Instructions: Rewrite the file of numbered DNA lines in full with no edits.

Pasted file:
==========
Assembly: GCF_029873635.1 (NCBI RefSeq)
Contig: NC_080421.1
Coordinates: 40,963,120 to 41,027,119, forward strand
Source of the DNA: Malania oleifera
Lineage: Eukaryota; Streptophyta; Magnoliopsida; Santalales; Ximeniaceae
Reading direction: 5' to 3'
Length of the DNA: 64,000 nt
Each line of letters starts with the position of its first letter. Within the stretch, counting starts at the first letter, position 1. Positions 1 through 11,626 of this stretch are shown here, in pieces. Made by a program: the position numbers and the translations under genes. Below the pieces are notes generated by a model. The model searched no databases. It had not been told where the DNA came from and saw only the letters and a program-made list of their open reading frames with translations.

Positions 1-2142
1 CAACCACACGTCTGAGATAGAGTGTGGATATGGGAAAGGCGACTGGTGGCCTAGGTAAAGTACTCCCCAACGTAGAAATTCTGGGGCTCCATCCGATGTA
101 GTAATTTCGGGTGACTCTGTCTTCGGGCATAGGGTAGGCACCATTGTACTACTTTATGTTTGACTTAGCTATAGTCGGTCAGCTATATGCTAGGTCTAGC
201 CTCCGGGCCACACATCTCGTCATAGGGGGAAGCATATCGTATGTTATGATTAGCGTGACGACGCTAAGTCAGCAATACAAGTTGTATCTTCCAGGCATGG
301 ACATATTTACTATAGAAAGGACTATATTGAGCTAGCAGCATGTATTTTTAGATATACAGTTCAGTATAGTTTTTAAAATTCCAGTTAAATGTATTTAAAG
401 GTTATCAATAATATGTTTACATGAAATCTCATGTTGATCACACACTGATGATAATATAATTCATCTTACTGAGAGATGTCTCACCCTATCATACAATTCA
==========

Assembly: GCF_029873635.1 (NCBI RefSeq)
Contig: NC_080421.1
Coordinates: 40,963,120 to 41,027,119, forward strand
Source of the DNA: Malania oleifera
Lineage: Eukaryota; Streptophyta; Magnoliopsida; Santalales; Ximeniaceae
Reading direction: 5' to 3'
Length of the DNA: 64,000 nt
Each line of letters starts with the position of its first letter. Within the stretch, counting starts at the first letter, position 1. Positions 1 through 11,626 of this stretch are shown here, in pieces. Made by a program: the position numbers and the translations under genes. Below the pieces are notes generated by a model. The model searched no databases. It had not been told where the DNA came from and saw only the letters and a program-made list of their open reading frames with translations.

Positions 1-2142
1 CAACCACACGTCTGAGATAGAGTGTGGATATGGGAAAGGCGACTGGTGGCCTAGGTAAAGTACTCCCCAACGTAGAAATTCTGGGGCTCCATCCGATGTA
101 GTAATTTCGGGTGACTCTGTCTTCGGGCATAGGGTAGGCACCATTGTACTACTTTATGTTTGACTTAGCTATAGTCGGTCAGCTATATGCTAGGTCTAGC
201 CTCCGGGCCACACATCTCGTCATAGGGGGAAGCATATCGTATGTTATGATTAGCGTGACGACGCTAAGTCAGCAATACAAGTTGTATCTTCCAGGCATGG
301 ACATATTTACTATAGAAAGGACTATATTGAGCTAGCAGCATGTATTTTTAGATATACAGTTCAGTATAGTTTTTAAAATTCCAGTTAAATGTATTTAAAG
401 GTTATCAATAATATGTTTACATGAAATCTCATGTTGATCACACACTGATGATAATATAATTCATCTTACTGAGAGATGTCTCACCCTATCATACAATTCA